Opposition Reshaping: Where Will it Lead?
Following the full-scale fragmentation after the 2015 presidential election campaign, the Belarusian opposition is starting to unite.
Tatsiana Karatkevich, currently quite popular in polls, is rounding up her supporters to enter the 2016 parliamentary elections. Centre-right parties have formed a coalition. Street protests leader Mikola Statkevich is trying to gather other opposition groups around the idea of a new congress that is supposed to lay down a new united strategy.
However, mistrust among leaders, a lack of human resources, political apathy among the population and the evident strength of the Belarusian authoritarian regime still undermine the prospect of success for the opposition in the foreseeable future.
Karatkevich: most popular, yet ostracised by the opposition
The Tell the Truth campaign represents the "moderate" camp of the opposition. It is headed by two young politicians – Tatsiana Karatkevich, a presidential candidate in the October 2015-elections, and political strategist Andrey Dmitrieu.
Karatkevich, through the use of a mild political style, gained considerable support during the elections. A poll by the Independent Institute for Socio-Economic and Political Studies (IISEPS) conducted in October after the presidential elections placed her second after Lukashenka in terms of popularity, with 22% of votes. Among all Belarusians (including those who abstained from voting in the elections) she enjoyed a 16% approval rating. The deeper IISEPS analysis showed that Karatkevich attracts the support of many people from moderate groups of society who had refrained from supporting the opposition beforehand.
Immediately after the elections Karatkevich and Dmitrieu announced that they were preparing for the 2016 parliamentary elections campaign. They called upon all like-minded people to sign up to their candidate nomination list titled "TaK. For Peaceful Changes" ("tak" – is the Belarusian word for "yes", and is also the acronym of the first letters of Tatsiana Karatkevich's name).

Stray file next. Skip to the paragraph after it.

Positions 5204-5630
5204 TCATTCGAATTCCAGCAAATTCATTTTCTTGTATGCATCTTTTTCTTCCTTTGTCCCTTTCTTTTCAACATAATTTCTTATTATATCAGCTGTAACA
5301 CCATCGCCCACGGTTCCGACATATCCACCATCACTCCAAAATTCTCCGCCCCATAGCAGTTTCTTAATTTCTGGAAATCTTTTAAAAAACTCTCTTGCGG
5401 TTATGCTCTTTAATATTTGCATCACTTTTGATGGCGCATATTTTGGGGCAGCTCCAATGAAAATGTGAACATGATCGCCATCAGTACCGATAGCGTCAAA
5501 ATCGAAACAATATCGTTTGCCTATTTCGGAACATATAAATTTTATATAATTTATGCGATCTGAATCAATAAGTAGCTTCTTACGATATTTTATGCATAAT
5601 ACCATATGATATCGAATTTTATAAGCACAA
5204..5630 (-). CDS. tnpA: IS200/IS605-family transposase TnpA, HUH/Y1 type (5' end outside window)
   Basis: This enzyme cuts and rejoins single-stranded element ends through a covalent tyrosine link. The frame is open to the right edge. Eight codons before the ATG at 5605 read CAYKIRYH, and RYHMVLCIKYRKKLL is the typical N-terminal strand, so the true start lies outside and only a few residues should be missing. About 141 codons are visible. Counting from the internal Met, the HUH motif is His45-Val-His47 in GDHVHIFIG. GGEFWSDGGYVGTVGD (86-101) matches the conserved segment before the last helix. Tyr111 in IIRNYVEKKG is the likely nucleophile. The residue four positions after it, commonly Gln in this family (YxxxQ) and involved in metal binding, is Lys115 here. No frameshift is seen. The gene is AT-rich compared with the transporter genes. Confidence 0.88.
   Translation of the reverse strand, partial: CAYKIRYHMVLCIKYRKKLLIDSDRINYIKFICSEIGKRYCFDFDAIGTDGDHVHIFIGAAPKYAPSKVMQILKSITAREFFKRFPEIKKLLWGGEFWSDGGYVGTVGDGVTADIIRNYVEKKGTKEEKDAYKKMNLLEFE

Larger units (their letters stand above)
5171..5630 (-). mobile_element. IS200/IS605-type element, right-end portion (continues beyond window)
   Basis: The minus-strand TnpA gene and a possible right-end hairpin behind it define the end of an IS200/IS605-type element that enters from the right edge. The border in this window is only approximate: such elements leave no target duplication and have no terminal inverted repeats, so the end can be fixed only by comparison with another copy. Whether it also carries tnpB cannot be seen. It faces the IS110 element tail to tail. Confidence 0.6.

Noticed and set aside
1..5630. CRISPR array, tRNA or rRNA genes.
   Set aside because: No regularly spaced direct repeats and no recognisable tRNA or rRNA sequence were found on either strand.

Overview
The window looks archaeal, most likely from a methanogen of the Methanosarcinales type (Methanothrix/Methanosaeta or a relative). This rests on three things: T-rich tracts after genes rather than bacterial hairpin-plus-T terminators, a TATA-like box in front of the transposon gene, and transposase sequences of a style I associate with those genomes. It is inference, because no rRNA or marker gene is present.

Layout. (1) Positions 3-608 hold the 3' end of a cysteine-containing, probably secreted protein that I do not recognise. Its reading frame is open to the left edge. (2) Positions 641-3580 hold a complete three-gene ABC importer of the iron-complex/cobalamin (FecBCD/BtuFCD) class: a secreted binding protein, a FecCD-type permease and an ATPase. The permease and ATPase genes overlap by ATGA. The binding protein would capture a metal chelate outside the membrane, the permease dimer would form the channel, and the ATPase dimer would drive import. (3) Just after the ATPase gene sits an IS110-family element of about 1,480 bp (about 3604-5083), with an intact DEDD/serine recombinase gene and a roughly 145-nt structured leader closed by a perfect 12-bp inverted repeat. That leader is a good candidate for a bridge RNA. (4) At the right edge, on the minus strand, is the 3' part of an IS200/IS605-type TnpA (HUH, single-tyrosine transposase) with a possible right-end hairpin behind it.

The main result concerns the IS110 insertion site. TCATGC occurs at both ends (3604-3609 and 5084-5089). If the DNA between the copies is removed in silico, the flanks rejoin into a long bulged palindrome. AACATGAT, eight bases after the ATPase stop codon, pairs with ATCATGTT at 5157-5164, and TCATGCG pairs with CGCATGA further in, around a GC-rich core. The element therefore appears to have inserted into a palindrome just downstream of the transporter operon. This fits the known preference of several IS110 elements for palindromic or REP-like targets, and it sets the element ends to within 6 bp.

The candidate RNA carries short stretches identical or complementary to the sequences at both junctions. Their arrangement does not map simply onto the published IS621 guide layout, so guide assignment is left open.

Their political activity so far has included a series of meetings with the heads of Belarusian parliamentary committees, where Dmitrieu and Karatkevich discussed and lobbied their "peaceful changes" plan. They also took a number of trips to the regions, evidently, to mobilise their local activists. They have become more and more active in the media, publishing statements on urgent topics like the ruble devaluation and showing up at various public fora (like those of entrepreneurs or economists) to announce their reform agenda.
Other opposition leaders have distanced themselves from this movement. Many view Karatkevich and Dmitrieu as loyal to the regime, or sometimes as a KGB project.
For long enough the Belarusian opposition has failed to unite on an ideological basis. In December 2015 leaders of the United Civil Party, Belarusian Christian Democracy and the For Freedom movement established a centre-right coalition. A fourth party, the Belarusian People's Front, has said it is ready to coordinate its actions with the coalition but does not want to fully join it.
It is worth noting that the unification was supervised by European Parliament bloc the European People's Party (EPP). The EPP had earlier recognised these opposition structures as partners. At first glance, such foreign backing gives the coalition a dubious image of an artificially created Brussels' project. On the other hand, having an influential curator in the European Parliament implies a certain degree of trust in the West. This may serve as a stabiliser for the coalition, because failure to stay united may irritate important Western partners.
The coalition has announced that it will take part in the parliamentary campaign, launch a united election observation programme, promote a European trajectory and market reforms and fight for free elections. So far, the leaders of the coalition have visited several regions of Belarus to introduce their ideas to local officials and private entrepreneurs at markets.
A street leader summons the opposition congress
Former No1 political prisoner Mikola Statkevich, known for his uncompromising stand and bravery during four and a half years in custody, became an icon for certain opposition fractions. This background together with his personal charisma has made him a leader for those activists and movements who view street protests as, ultimately, the only feasible regime change tactic.
Statkevich organised six unauthorised rallies in the centre of Minsk before and after last year's presidential elections. Currently he is organising an opposition congress. The idea is to gather activists from all over Belarus to determine a united strategy for the opposition and to put forward democratisation requirements to the authorities. When they are ignored, as anticipated, Statkevich proposes to prepare street protests.